The South Atlantic anticyclone is a major feature of the austral winter climatology. An atmospheric general circulation model (AGCM) is used to study the dynamics of the South Atlantic anticyclone by means of control simulations and experiments to investigate sensitivity to prescribed orography, sea surface temperatures, and soil wetness. The South Atlantic anticyclone in the first control simulation is unrealistically zonally elongated and centered too far west—errors typical of coupled ocean–atmosphere GCMs. Results of the sensitivity experiments suggest that these deficiencies are associated with another family of systematic model errors: the overprediction of convection over the tropical land surfaces, particularly over eastern tropical Africa and India, and the concurrent large-scale westward shift in the divergence center at upper levels and the convergence center at lower levels. The results also confirm the important role of South American and African orography in localizing the South Atlantic anticyclone over the ocean. Other factors, however, like the regional zonal gradients of sea surface temperatures, are found to have only a minor impact on the anticyclone. To further substantiate these findings, the wintertime anticyclone is examined using a revised version of the atmospheric GCM. Improvements are found in both the anticyclone as well as the Asia–African summer monsoon circulations. The results demonstrate the existence of links between intensity and structure of the wintertime South Atlantic anticyclone and the major summer monsoons in the Northern Hemisphere.

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Gabriel Pisciottano
,
Alvaro Díaz
,
Gabriel Cazess
, and
Carlos R. Mechoso

Abstract

The relationships between rainfall over Uruguay (in southeastern South America) and the El Niño-Southern Oscillation phenomenon are investigated. Long time series of data from a dense network of rainfall stations are analyzed using an empirical method based on that proposed by Ropelewski and Halpert. The spatial patterns of the relationships and their temporal variability for the entire region and four subregions are studied in detail.

It is found that years with El Niño events tend to have higher than average rainfall, especially from November to the next January. Further, years with high values of the Southern Oscillation index (501) tend to have lower than average rainfall, especially from October through December. These findings are in general agreement with previous studies. It is also found that the period from March through July tends to have higher than average rainfall after El Niño years and lower than average rainfall after high-SOI years. For the southern part of Uruguay, the wet anomalies during El Niño events are relatively weak, but the dry anomalies during high-SOI events are significant for the two periods identified. The dry anomalies disappear, and even revere, during January and February after high-SOI years. This feature does not have a symmetric counterpart during January and February after El Niño years.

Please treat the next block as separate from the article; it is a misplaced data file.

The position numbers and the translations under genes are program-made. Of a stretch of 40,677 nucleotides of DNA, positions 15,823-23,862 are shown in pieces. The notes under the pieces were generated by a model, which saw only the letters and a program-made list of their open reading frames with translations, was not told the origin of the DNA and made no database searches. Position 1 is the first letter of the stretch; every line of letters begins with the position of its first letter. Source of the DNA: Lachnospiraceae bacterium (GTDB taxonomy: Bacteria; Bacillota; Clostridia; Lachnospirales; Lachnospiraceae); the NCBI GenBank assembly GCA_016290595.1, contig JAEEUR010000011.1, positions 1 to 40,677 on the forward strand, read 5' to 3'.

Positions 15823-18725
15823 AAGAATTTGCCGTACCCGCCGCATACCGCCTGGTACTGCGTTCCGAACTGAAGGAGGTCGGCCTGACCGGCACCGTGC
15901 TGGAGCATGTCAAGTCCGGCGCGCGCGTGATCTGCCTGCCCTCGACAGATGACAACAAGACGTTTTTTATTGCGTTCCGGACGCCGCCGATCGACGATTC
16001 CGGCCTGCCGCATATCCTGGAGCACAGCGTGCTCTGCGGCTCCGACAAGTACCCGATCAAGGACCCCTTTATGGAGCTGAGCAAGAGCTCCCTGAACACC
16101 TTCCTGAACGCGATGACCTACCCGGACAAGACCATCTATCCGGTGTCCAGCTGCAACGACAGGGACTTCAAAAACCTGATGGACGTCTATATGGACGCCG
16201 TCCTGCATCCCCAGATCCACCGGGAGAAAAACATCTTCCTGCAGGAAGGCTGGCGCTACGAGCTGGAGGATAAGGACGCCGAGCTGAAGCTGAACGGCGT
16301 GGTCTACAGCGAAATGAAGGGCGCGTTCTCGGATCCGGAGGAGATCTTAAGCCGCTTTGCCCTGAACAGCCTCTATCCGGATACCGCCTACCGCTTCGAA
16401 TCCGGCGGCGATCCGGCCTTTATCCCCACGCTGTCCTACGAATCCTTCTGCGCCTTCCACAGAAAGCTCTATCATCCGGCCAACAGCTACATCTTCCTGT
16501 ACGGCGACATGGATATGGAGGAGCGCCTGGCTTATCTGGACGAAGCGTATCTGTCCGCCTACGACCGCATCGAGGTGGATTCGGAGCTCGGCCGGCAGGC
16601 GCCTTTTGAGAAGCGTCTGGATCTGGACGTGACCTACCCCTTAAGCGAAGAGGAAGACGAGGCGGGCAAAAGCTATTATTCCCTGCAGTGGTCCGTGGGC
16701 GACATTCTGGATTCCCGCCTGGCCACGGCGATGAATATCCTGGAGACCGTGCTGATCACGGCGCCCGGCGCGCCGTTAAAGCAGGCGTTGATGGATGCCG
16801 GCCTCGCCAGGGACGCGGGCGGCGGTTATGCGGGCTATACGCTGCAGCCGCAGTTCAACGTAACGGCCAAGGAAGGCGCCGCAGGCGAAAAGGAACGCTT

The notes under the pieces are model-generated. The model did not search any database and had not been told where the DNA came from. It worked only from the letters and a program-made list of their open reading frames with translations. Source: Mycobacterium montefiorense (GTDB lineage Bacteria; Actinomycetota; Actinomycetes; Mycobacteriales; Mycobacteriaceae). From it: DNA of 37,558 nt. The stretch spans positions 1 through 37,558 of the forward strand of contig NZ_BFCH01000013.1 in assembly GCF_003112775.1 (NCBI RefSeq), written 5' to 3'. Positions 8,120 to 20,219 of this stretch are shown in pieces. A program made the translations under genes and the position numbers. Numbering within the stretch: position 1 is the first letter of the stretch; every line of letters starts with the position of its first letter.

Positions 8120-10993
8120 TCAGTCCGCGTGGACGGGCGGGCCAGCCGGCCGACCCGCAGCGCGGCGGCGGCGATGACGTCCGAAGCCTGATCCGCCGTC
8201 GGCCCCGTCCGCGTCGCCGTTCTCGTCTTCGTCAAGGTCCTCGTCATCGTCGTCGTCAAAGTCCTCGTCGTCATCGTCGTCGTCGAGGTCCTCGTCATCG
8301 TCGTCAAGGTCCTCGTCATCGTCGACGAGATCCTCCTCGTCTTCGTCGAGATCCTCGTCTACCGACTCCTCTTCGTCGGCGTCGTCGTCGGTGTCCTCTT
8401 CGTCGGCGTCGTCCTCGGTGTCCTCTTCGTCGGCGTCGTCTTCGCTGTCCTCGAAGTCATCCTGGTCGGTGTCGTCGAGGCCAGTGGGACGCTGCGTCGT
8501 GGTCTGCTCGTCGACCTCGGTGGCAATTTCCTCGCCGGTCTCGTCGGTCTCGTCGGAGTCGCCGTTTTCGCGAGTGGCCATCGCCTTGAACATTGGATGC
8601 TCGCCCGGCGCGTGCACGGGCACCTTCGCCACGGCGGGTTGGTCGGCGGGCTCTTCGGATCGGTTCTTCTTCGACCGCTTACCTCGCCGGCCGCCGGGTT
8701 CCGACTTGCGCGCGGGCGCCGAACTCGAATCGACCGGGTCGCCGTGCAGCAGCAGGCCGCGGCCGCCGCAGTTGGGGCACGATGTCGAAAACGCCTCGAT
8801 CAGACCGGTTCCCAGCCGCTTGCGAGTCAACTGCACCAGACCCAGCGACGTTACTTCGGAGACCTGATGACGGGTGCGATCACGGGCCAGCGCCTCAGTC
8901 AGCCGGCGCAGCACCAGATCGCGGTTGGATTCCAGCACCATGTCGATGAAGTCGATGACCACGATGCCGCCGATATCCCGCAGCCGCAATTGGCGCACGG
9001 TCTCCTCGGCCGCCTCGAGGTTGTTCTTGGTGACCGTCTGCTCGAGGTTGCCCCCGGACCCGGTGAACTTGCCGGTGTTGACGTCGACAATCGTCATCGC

This study, therefore, provides both a verification and an extension of other studies that have emphasized southeastern South America but have used data from only a very few stations in the region.

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Chunzai Wang
,
Sang-Ki Lee
, and
Carlos R. Mechoso

Abstract

The Atlantic warm pool (AWP) is a large body of warm water comprising the Gulf of Mexico, Caribbean Sea, and western tropical North Atlantic. The AWP can vary on seasonal, interannual, and multidecadal time scales. The maximum AWP size is in the boreal late summer and early fall, with the largest extent in the year being about 3 times the smallest one. The AWP alternates with the Amazon basin in South America as the seasonal heating source for circulations of the Hadley and Walker type in the Western Hemisphere. During the boreal summer/fall, a strong Hadley-type circulation is established, with ascending motion over the AWP and subsidence over the southeastern tropical Pacific. This is accompanied by equatorward flow in the lower troposphere over the southeastern tropical Pacific, as dynamically required by the Sverdrup vorticity balance.

It is shown by analyses of observational data and NCAR community atmospheric model simulations that an anomalously large (small) AWP during the boreal summer/fall results in a strengthening (weakening) of the Hadley-type circulation with enhanced descent (ascent) over the southeastern tropical Pacific. It is further demonstrated—by using a simple two-level model linearized about a specified background mean state—that the interhemispheric connection between the AWP and the southeastern tropical Pacific depends on the configuration of the background mean zonal winds in the Southern Hemisphere.